Mr. Magorium’s Wonder Emporium (2007)

Rated: G
Length: 94 Minutes
Grade: AAAA=A
Budget: Unknown
Box Office: $32 million US, $27 million Int’l, $11 million DVD

Directed by: Zach Helm, who also wrote the movie and is most well-known for writing another outstanding movie, Stranger than Fiction.
Starring: Dustin Hoffman, Natalie Portman, Ted Ludzik, Zach Mills, and Jaspon Bateman.

At 243 years old, Mr. Magorium, an avid shoe wearer, has decided that it is time for him to give up being the owner of the world’s most interesting toy store and leave the earth. He invites an accountant to go over the books as he prepares to bequeath the none-too-happy store to whomever will run it lovingly enough.

Entertainment Value: A
Now, I’ll admit that this movie was much stronger in the beginning than in the end, but it was AWESOME in the beginning. I had one of those goofy, I-can’t-believe-this-movie-is-this-good smiles plastered on my face for at least the first 40 minutes of this adventure. If the end (which was still very good) had been just a bit better, I could have given this an A+.

Superficial Content: A
Drugs/Alcohol A, Sexuality A, Violence A, Language A, Illegality A
Seriously. Find me a cleaner movie. Unless magic hinted at will bother you (and it’s really not even fair to call it magic, I think), the only thing you could possibly worry about here is one scene where the store throws a tantrum and toys act out of control. But it’s nothing that any child with a two-year-old sibling hasn’t seen many times before. This is G-3, perfectly fine for any child who’s old enough to be watching movies.

Significant Content: A
The world is a magical place if you’re willing to look for it. There are imaginative people and “just” people, who always want to say that everything magical is “just” something ordinary. Believing in yourself is sometimes the only difference between frustrated mediocrity and greatness. It’s very important to have friends. Grown-ups are smart about a lot of things, but they’re really dumb when it comes to retaining childhood enthusiasm and faith. Every great story has to end, but the end of any one story is always the beginning of another.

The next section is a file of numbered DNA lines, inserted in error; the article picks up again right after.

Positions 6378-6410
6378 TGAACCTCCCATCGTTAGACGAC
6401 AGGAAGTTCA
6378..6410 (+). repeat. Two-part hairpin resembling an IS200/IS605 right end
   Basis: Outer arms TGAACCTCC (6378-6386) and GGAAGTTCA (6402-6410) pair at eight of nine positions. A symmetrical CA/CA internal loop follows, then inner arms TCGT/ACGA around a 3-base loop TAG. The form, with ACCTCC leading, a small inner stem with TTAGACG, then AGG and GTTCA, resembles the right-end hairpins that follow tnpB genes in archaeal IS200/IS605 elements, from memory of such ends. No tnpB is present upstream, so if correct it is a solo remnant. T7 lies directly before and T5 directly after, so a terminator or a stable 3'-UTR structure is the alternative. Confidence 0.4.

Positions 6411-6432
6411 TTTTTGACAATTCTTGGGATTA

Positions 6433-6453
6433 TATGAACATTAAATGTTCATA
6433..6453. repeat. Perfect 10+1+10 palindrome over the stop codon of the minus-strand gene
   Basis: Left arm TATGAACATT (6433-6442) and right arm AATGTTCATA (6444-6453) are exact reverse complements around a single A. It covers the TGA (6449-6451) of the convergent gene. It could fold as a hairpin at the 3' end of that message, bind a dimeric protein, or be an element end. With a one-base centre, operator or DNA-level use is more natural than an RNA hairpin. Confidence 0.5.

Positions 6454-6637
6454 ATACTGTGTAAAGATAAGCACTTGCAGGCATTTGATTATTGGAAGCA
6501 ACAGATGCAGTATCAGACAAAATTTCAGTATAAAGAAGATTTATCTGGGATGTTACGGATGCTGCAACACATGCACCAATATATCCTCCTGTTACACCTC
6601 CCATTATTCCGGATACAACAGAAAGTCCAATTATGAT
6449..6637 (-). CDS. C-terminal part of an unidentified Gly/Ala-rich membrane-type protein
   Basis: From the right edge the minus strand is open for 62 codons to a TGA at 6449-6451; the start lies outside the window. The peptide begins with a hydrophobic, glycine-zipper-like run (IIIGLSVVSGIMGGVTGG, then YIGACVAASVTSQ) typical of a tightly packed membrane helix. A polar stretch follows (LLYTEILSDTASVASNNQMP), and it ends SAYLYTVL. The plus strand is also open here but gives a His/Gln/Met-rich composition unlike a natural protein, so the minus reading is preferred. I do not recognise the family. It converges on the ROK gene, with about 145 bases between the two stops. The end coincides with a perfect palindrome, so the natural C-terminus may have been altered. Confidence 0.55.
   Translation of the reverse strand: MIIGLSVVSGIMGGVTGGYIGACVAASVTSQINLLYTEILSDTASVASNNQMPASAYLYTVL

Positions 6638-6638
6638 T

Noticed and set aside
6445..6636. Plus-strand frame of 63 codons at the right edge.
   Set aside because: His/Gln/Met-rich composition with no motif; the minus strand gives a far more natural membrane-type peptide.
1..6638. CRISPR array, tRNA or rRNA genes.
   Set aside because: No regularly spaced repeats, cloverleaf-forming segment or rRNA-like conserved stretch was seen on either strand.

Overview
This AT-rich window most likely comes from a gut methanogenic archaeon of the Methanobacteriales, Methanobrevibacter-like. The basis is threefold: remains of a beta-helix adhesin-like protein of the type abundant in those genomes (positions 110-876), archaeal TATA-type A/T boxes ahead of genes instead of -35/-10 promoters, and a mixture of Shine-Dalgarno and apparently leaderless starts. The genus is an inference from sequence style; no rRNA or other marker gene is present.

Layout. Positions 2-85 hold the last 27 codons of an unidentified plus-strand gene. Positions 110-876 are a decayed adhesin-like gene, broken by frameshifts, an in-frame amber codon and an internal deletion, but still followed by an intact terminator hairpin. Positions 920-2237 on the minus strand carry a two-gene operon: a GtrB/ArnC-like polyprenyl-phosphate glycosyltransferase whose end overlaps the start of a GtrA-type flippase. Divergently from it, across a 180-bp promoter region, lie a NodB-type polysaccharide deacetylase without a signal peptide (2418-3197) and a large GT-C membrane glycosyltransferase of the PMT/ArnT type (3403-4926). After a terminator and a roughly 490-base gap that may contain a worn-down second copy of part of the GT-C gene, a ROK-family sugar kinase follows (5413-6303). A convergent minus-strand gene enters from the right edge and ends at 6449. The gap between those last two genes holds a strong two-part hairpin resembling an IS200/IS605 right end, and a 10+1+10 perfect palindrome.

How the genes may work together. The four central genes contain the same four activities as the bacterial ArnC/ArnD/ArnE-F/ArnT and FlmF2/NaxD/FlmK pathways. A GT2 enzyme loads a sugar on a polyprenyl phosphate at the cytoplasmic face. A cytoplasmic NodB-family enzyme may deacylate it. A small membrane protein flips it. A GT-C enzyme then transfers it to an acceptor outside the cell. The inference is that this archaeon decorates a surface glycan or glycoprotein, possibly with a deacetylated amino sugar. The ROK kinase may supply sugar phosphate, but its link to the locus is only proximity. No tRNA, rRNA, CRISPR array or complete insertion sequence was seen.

Artistic/Thought Value: A
You know how some movies pack so much into the background that you want to watch again and again to see if you can spot it all? This is one of those. The stuff you see the first time around will astonish you, and I’m convinced that there’s at least 5-6 viewings worth of novelty to be observed here. One of my favorite little elements here is that when the accountant, called a counting mutant by Hoffman, comes to visit, he is able to calmly stand in one place without any interest in the thousands of wonders all around him. What a visual testimony to how dead he is inside at that time!

Discussion Questions:
~If someone told you that a place like Mr. Magorium’s really existed, would you believe it until you found out that it wasn’t true, or would you doubt it until you found out that it was true?
~What does the wood block symbolize?
~In what ways is the finishing of a good book or story like losing a friend?
~Have you ever doubted yourself and had someone else believe in you? Who turned out to be right?
~Have you ever been scared to try to make a friend? What helped you get over it?
~What do you think it says about an adult who has a hard time playing with children? What if he finds it hard to play with other adults?
Overall Grade: A
If you want an excellent book to read alongside this movie, I would recommend the Little Prince by Antoine St. Exupery.

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